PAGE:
Could the Ebola virus matrix protein VP40 be a drug target?

Research output: Contribution to journalReview article

31 Scopus citations

Abstract

Filoviruses are filamentous lipid-enveloped viruses and include Ebola (EBOV) and Marburg, which are morphologically identical but antigenically distinct. These viruses can be very deadly with outbreaks of EBOV having clinical fatality as high as 90%. In 2012 there were two separate Ebola outbreaks in the Democratic Republic of Congo and Uganda that resulted in 25 and 4 fatalities, respectively. The lack of preventive vaccines and FDA-approved therapeutics has struck fear that the EBOV could become a pandemic threat. The Ebola genome encodes only seven genes, which mediate the entry, replication, and egress of the virus from the host cell. The EBOV matrix protein is VP40, which is found localized under the lipid envelope of the virus where it bridges the viral lipid envelope and nucleocapsid. VP40 is effectively a peripheral protein that mediates the plasma membrane binding and budding of the virus prior to egress. A number of studies have demonstrated specific deletions or mutations of VP40 to abrogate viral egress but to date pharmacological inhibition of VP40 has not been demonstrated. This editorial highlights VP40, which is the most abundantly expressed protein of the virus and discusses VP40 as a potential therapeutic target.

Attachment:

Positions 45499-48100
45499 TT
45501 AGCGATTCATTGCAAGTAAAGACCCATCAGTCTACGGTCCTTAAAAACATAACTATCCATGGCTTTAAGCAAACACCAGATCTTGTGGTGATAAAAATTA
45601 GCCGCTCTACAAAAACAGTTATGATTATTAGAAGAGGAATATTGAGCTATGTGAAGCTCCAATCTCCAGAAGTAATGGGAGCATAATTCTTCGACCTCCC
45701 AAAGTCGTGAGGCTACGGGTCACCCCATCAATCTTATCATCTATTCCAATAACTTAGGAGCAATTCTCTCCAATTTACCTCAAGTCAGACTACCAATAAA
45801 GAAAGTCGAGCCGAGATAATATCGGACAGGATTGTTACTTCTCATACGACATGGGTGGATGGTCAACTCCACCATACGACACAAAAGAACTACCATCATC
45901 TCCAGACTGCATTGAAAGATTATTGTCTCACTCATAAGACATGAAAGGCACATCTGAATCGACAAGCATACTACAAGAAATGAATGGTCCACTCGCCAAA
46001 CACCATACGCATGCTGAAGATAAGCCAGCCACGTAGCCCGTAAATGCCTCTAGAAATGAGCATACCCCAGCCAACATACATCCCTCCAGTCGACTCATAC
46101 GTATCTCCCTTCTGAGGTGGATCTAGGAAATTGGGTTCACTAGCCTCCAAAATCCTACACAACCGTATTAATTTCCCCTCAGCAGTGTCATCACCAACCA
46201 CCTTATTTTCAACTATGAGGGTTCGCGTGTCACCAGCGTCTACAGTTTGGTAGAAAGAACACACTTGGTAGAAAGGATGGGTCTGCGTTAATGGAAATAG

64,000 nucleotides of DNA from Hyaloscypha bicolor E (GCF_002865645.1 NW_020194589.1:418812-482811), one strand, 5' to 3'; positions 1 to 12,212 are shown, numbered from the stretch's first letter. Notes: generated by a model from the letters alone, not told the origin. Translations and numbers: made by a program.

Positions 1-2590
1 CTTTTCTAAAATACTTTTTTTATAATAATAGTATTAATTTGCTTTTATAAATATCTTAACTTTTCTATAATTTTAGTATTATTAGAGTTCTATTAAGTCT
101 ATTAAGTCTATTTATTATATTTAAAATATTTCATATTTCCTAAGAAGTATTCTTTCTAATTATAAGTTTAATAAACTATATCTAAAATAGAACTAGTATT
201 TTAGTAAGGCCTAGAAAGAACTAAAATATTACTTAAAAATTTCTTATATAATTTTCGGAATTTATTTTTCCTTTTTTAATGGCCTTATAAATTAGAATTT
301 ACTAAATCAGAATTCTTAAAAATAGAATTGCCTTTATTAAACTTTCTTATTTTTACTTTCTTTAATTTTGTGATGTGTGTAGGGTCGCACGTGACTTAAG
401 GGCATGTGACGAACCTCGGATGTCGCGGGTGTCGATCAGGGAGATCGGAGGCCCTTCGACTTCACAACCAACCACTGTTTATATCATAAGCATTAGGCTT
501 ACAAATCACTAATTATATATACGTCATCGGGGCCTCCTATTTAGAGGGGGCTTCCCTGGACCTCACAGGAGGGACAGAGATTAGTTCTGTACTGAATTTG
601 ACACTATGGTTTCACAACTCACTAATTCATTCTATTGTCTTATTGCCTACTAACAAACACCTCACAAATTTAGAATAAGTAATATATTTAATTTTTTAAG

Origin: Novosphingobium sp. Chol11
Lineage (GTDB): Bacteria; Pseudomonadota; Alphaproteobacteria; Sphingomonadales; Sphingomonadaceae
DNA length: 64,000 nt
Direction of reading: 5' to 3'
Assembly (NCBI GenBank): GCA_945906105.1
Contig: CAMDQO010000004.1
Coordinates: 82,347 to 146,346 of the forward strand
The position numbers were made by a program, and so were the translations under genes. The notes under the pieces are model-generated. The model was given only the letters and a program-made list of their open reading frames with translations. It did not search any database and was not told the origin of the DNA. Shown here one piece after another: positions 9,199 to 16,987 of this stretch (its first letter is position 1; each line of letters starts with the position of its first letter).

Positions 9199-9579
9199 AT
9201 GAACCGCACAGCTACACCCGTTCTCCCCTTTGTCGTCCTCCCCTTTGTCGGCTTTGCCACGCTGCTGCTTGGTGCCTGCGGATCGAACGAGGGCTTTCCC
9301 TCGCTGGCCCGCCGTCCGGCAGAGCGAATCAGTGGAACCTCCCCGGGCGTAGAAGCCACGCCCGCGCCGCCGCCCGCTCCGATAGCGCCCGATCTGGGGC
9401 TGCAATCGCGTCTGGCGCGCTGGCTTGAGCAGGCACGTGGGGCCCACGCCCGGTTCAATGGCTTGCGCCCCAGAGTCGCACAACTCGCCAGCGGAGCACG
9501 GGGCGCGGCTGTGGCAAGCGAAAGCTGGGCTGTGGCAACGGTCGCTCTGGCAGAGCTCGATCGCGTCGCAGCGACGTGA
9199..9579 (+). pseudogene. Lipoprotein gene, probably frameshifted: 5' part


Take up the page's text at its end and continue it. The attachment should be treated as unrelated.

Original languageEnglish (US)
Pages (from-to)115-120
Number of pages6
JournalExpert Opinion on Therapeutic Targets
Volume18
Issue number2
DOIs
StatePublished - Feb 1 2014

Keywords

  • Ebola
  • Filamentous virus
  • Lipid-protein interaction
  • Oligomerization
  • Plasma membrane
  • Viral assembly
  • Viral budding
  • Virus
  • VP40

ASJC Scopus subject areas

  • Drug Discovery
  • Pharmacology
  • Clinical Biochemistry
  • Molecular Medicine

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